[Tech30] AI-driven startup Fountain9 analyses demand patterns to make inventory management efficient
Inventory management is integral to successful brands and businesses. An efficient inventory management and control strategy can lead to multiple benefits: improved accuracy, increased efficiency and productivity, and savings of money and time.
Mumbai-based AI-driven tech startupwants to make inventory management more efficient for organisations by helping them stay ahead of customers’ changing preferences with “accurate demand forecasts and stockout predictions”.
Founded by Niki Khokale and Rajas Lonkar in November 2019, the startup’s AI engine, Kronoscope, constantly senses changes in demand patterns to help businesses adapt quickly and eliminate inventory pile-ups even as customers get what they are looking for.
The birth of the idea
Both founders, engineering graduates from Mumbai, did their masters from the US and have work experience with technology companies such Google and IBM.
However, Niki’s experience of working at US retailer Sears, which is now struggling to remain afloat, triggered the idea of a technology solution.
“Having worked at Sears and then at Google, I got first-hand experience of seeing companies at the extreme ends of technology adoption function. Sears was a big name in the history of retail, but they failed to keep up with changing trends and technologies,” she says.
Google, on the other hand, has been at the heart of so many innovations and break-throughs of this century, she adds.
“Heavily inspired by the way Google functions and the level of importance they place on being data-driven, I wanted to do something to help the ‘Sears of the world’ by using what I learned during my time at Google,” Niki says.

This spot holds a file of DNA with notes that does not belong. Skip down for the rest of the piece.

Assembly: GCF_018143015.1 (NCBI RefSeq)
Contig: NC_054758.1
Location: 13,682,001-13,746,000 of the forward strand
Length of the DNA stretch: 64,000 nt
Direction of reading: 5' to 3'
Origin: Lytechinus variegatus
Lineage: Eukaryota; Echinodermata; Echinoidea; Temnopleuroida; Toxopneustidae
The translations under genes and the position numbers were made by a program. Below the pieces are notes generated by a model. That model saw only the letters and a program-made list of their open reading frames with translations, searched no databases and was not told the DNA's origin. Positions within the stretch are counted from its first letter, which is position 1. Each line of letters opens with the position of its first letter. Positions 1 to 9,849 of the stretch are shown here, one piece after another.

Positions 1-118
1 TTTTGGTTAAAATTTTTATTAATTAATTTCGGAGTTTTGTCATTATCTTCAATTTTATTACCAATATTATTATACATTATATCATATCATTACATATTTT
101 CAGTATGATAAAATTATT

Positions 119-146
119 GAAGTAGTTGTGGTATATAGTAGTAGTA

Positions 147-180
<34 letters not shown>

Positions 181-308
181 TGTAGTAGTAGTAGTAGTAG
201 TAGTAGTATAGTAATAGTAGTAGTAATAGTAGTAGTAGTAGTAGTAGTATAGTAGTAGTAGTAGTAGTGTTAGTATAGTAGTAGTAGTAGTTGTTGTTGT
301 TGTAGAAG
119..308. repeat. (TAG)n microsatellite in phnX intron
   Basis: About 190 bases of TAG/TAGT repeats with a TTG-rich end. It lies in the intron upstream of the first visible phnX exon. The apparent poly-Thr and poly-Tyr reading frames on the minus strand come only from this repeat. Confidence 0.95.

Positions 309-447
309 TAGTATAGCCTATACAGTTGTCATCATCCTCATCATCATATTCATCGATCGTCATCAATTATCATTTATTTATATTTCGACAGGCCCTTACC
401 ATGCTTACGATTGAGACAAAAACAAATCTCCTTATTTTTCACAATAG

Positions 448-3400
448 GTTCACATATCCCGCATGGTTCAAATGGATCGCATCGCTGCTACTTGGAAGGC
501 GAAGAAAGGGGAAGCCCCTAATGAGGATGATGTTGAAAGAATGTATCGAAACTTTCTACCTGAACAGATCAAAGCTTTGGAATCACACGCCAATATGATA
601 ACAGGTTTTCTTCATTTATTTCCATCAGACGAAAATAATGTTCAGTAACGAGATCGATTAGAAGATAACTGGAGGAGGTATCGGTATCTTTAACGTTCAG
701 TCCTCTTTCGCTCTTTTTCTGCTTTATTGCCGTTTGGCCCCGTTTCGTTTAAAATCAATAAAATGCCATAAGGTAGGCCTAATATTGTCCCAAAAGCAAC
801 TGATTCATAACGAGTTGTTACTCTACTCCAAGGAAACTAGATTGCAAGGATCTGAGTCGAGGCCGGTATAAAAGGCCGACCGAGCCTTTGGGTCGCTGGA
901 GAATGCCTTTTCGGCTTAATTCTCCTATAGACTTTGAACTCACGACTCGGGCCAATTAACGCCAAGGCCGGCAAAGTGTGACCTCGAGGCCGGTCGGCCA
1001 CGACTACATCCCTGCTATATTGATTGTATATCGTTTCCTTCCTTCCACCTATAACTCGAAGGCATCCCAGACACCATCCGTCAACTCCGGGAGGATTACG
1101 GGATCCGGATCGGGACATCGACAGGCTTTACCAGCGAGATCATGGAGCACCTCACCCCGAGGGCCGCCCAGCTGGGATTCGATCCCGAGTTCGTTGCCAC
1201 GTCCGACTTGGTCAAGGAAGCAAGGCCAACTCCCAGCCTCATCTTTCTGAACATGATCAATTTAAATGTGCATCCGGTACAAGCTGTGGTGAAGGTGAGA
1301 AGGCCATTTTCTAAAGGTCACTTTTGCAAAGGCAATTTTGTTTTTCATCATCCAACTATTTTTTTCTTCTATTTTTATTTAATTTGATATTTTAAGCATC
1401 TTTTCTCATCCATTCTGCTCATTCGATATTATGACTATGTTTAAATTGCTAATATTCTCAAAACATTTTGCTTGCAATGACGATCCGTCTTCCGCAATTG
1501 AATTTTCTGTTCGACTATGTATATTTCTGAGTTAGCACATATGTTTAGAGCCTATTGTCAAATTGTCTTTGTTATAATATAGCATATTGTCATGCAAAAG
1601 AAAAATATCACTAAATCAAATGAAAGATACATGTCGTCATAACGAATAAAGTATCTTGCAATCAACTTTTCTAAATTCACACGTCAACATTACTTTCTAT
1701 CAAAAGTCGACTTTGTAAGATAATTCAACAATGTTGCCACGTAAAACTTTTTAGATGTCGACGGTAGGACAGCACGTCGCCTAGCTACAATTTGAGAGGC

Challenges in inventory management
This bootstrapped startup decided to create a technology platform that would help retailers and CPG companies minimise stockouts and inventory pile-ups.
Rajas says inventory distortion typically occurs because of constantly changing consumer preferences and misalignment of suppliers’ lead times-cum-fill rates, combined with gut-based adjustments for marketing and pricing on stocking decisions that can cost retailers up to 12 percent of their revenues.
Fountain9’s AI-powered algorithmic planning provides a holistic solution to the pressing problem of inventory management.
“Our solution brings all interrelated functions around demand, inventory, suppliers, pricing, and marketing on one platform to create a system of intelligence that provides omni-channel demand sensing for better visibility into future demand,” Niki says.
How it helps
The technology platform of Fountain9 focuses on demand sensing, automated purchase plans, pricing, and marketing optimisation. This ensures that there is optimum balance between supply and stocking of goods so that losses are minimised.
“The capabilities we are building are entirely new to the world of inventory management, which will go a long way to address core issues,” Rajas says.
The functionalities of Fountain9’s technology platform are in multiple areas. The scenario planning capabilities provide systematic collaboration between supply chain, pricing, and marketing teams that otherwise function in silos. This helps the companies to test out different scenarios and make data-driven decisions to optimise outcomes.
It also provides early warnings like stockout alerts and has the framework to enhance models with any number of external factors like local festivals/events, weather, competitive signals.
Niki says that the state-of-the-art algorithms capture various nuanced retail-specific patterns like substitution effects, stockouts, and bulk order detection with a high degree of accuracy.
Fountain9 provides its technology solution through a software as a service (SaaS) or software licence model. The startup is now looking to expand operations, primarily targeting the markets of the US and South East Asia.
“We are helping businesses become more efficient but in the grand scheme of things, by eliminating inventory wastage, we are also helping cut down the problem of food supply shortage and reducing the carbon footprint,” Niki says.
Edited by Teja Lele